In the event of a change of venue, a person residing in the country where the voting venue is located must file a transfer of registration record application with the OFOV.
Those who will eventually vote in the country should register in time to vote in their chosen municipality or district.
All persons who have been transferred to the Philippines prior to the next national election shall, at least once a hundred eighty (180 days) prior to the election, send a letter to the OFOV stating their intention to transfer back to the Philippines.
- What to do if there is an error in one of the voter’s personal details?
An overseas voter can apply to the RERB directly or through an authorised agent for a change of name or correction of records under oath.
Video: Internet Voting for Overseas Filipinos – Still in the Works
In relation to overseas voting, COMELEC has announced that it is now working on the possibility of internet voting for OFWs in the near future. Unfortunately, this won’t be rolled out just yet for the 2022 national elections, as the agency is looking at 2025 for its earliest possible launch.
Check out this video below
If this does push through, however, it’s going to be so much convenient for all Filipinos, especially those based overseas, since the process will be much easier and accessible – and even for those based in the Philippines, especially now that the pandemic has radically changed the landscape of everything we’ve known and been used to. That said, there is no doubt that this development will be much more beneficial than the manual system, we’ve been using for several decades now.
In the meantime, COMELEC has allocated a 3-day test run for the internet voting for overseas Filipinos (OFs) earlier this year. This is to determine whether the process can, indeed, be more convenient/accessible, secure, and budget-friendly for the agency and all of the stakeholders. When this has been approved and pushed through to Senate, there will be further deliberations before it will be adopted locally and internationally for the benefit of overseas voters.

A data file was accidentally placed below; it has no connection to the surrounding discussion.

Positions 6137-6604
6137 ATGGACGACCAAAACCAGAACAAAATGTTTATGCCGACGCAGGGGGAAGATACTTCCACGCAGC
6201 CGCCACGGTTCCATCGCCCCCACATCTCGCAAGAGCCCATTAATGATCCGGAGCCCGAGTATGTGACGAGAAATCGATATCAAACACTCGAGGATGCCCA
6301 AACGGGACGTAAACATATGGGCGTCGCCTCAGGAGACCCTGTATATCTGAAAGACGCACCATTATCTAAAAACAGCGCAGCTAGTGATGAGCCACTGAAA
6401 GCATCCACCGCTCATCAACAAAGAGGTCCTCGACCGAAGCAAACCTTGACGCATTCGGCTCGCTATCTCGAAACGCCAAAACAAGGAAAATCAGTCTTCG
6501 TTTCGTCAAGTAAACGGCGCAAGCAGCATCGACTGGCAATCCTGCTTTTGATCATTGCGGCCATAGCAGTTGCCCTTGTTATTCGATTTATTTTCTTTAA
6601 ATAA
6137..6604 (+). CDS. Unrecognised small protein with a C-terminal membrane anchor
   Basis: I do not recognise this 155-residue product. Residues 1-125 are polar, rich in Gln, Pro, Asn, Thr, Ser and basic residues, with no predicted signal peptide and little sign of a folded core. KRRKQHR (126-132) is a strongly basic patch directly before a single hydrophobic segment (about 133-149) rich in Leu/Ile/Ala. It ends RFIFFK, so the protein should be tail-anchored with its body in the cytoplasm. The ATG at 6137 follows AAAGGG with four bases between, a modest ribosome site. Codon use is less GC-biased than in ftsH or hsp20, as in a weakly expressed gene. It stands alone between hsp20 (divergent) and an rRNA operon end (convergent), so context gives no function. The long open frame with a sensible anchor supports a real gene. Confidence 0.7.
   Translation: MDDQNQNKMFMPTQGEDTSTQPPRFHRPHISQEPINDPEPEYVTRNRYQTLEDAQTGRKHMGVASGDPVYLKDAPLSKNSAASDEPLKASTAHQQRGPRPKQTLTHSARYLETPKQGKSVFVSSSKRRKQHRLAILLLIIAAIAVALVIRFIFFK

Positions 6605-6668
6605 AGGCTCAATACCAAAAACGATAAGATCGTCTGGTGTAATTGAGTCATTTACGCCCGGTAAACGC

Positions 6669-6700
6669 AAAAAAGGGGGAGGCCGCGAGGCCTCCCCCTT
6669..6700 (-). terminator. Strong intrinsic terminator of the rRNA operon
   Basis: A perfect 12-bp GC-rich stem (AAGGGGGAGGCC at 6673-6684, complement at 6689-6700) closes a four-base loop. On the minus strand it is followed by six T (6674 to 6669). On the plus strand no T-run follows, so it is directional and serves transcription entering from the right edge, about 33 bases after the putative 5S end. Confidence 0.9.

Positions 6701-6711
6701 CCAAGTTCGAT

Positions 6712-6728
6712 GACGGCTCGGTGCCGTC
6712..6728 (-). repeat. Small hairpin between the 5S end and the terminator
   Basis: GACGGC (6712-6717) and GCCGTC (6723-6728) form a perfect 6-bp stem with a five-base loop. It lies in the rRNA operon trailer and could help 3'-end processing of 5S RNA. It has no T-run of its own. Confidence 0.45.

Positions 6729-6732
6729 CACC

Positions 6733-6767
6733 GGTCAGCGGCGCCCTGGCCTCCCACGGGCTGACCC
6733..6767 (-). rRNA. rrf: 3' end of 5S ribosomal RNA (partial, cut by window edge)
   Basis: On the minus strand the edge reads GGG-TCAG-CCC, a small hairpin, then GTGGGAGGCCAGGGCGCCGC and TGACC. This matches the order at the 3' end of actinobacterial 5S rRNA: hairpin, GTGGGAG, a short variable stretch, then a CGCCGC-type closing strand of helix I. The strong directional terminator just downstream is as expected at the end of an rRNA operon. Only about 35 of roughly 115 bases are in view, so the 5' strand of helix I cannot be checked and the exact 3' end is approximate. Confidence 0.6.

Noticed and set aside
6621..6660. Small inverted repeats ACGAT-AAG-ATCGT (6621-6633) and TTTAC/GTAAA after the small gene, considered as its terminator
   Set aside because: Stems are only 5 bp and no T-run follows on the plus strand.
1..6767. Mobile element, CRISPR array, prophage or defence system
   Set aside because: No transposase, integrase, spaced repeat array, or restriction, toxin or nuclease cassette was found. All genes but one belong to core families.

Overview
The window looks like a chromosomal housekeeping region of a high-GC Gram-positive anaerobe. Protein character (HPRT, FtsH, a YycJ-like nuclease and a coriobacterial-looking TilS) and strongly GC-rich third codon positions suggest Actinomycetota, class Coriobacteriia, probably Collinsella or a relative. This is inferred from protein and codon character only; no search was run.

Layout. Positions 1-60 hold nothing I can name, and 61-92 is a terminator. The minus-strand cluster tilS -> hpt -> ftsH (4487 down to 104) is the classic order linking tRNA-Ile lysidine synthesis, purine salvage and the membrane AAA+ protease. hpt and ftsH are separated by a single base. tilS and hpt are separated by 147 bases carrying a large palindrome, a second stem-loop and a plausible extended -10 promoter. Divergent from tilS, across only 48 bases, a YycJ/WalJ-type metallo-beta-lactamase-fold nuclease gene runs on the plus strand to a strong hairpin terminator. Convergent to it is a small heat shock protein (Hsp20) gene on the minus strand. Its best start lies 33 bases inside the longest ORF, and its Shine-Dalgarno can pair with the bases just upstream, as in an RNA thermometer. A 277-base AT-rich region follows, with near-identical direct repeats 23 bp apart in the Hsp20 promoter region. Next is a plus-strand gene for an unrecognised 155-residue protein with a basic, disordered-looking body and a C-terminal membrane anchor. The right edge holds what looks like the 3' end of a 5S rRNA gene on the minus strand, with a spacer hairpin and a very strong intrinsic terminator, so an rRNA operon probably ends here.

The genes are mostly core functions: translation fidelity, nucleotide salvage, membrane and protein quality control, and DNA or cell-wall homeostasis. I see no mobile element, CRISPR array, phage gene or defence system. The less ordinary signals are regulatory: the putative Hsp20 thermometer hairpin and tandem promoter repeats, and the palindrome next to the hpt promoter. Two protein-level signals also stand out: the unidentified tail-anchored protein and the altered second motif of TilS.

Now that the national elections in 2022 are almost upon us, it’s important for all Filipinos to determine whether or not their registration has been successfully entered into this system. And one way overseas Filipino workers and overseas Filipinos can do this is by checking the list of certified overseas voters, which will be posted by their respective embassies and consulates in their host countries. Through the help of this guide, we hope that you can be able to easily find your record once it has been posted by the Philippine mission in your country. In this way, you can benefit from the services offered by COMELEC, in your respective country and exercise your right to vote as a Filipino citizen, even if you are based abroad.
Office for Overseas Voting (OFOV)
Address: Palacio del Gobernador, 5th Floor, General Luna St, Intramuros, Manila, 1002 Metro Manila
Telephone Number: (02) 8521 2952
Email Address: email@example.com
Office Hours: Daily; 8:00 am to 5:00 pm (Closed on weekends and public holidays)
Google Map Location: